You may have already heard this from me before – if so, I apologise – but in case you haven’t, you may not be aware that I’m not a full-time writer, much though I would love to be. Bills have to be paid, and since I’m a relative newbie at writing, I also have to work to support my books. They need editing and they need cover art, and if you want those things done to a high standard, you have to pay the going rate.
So, I have a day job. When I first told my colleagues that I was having a book published (it was a US publisher, and I had a different pen name back then – long story), they assumed that I was going to be propelled into the income bracket of J K Rowling – or rather, given the genre I write, E L James. Nothing could be further from the truth, at least at this point in my writing career.
Tonight I read a fascinating article – The Ugly Truth of Publishing & How BEST to Support Writers – by Kristen Lamb. In it, she explains the situation far more eloquently than I could. If you have the time and the inclination, please take a look at it – it’s more than worth reading, and it will tell you how and why your reviews mean so much to writers. Kristen’s personal policy on reviews is also mine – in fact, it’s one of my New Year’s resolutions – and that’s to leave a rating and/or review for the books I read, but only if I can leave a good rating/review.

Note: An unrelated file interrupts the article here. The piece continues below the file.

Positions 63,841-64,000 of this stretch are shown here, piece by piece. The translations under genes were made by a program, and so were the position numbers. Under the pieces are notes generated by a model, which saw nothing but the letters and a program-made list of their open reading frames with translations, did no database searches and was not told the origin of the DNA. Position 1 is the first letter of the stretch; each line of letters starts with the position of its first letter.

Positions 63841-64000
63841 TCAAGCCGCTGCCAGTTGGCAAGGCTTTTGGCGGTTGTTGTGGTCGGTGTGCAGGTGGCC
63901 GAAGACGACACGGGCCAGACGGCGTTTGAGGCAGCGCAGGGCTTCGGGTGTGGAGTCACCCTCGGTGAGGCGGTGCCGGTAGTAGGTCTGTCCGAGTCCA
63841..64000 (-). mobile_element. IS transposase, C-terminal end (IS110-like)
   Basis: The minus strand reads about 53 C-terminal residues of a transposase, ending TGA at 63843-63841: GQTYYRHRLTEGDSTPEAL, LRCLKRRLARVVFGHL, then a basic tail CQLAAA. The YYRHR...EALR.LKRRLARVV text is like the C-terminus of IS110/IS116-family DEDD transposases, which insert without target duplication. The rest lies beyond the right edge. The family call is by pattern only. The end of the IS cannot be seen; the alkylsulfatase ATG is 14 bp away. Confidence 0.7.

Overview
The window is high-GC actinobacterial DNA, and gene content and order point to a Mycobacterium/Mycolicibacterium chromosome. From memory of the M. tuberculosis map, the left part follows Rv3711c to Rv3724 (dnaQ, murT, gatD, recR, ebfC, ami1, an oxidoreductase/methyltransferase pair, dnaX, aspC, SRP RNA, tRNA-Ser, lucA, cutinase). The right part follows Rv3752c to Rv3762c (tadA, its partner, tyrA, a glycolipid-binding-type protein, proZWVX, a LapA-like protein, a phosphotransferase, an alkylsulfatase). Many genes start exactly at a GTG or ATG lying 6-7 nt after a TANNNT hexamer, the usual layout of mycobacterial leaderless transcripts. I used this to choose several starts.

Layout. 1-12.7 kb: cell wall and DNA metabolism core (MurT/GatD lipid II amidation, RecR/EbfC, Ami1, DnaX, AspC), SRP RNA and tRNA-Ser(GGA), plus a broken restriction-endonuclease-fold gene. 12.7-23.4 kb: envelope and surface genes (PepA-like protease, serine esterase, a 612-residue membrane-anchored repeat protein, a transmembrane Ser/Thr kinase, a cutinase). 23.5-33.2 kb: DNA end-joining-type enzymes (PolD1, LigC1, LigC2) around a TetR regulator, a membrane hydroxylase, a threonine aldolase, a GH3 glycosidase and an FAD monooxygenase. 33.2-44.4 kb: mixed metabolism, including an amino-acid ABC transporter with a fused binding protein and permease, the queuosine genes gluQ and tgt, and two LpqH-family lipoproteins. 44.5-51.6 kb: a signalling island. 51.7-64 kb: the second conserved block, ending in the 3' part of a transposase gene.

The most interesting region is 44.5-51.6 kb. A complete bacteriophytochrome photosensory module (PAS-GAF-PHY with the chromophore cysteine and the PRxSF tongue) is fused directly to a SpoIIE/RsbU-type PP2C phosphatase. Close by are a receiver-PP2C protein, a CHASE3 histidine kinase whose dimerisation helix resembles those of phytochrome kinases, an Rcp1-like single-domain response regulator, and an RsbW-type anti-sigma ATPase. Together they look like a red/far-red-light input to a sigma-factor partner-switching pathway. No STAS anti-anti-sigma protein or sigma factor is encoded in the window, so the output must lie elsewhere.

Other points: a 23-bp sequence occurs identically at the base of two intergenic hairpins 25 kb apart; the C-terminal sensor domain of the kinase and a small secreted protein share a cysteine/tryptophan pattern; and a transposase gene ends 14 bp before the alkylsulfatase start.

Do you know why I’ve chosen to do that? There are any number of reasons why I might not like a book – it doesn’t mean it’s a bad book, it might simply mean that the story wasn’t to my taste. What I do know is that the author who wrote that book put their heart and soul into it…they sweated over every word, struggled with every sentence, and that means something. They did their best, and even if it wasn’t to my taste, I respect that.